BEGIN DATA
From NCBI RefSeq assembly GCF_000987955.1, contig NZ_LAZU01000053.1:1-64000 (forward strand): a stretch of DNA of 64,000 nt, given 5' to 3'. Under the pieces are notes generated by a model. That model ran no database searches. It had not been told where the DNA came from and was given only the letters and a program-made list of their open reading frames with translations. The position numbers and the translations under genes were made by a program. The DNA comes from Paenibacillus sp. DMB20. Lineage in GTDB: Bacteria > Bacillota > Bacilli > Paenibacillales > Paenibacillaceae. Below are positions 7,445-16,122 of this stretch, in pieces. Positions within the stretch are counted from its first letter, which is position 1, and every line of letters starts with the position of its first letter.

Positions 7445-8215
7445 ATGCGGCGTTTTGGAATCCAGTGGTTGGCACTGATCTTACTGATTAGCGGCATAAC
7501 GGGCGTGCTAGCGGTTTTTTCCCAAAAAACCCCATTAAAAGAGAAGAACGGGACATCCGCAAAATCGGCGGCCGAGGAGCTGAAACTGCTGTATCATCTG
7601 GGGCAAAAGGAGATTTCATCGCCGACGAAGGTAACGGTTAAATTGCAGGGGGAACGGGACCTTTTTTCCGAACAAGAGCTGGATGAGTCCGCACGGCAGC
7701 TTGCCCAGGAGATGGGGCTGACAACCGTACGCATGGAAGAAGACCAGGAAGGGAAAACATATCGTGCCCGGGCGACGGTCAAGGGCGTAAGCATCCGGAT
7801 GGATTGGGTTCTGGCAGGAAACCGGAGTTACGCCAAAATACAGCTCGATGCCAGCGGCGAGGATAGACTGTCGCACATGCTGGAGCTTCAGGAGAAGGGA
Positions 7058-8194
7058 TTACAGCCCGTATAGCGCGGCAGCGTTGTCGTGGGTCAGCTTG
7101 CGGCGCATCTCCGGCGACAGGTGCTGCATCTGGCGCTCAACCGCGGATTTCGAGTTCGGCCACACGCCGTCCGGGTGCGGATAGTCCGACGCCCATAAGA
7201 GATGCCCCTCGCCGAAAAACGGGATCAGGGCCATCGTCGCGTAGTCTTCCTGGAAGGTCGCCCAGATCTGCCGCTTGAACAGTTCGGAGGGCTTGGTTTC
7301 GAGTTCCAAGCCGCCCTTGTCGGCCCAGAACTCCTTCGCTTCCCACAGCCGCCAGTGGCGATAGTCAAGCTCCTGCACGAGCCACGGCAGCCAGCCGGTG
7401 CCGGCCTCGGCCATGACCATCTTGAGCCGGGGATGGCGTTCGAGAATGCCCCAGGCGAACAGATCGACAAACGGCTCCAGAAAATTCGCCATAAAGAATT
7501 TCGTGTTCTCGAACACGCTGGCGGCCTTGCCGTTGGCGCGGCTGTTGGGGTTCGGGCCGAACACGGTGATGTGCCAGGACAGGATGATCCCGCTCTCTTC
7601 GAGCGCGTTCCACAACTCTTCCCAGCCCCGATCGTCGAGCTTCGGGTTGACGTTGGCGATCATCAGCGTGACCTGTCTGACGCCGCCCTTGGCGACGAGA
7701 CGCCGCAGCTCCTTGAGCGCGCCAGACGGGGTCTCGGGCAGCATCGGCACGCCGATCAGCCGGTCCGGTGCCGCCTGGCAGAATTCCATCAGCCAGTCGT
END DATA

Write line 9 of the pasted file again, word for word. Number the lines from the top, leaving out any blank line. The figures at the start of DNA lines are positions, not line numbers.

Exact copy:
7058 TTACAGCCCGTATAGCGCGGCAGCGTTGTCGTGGGTCAGCTTG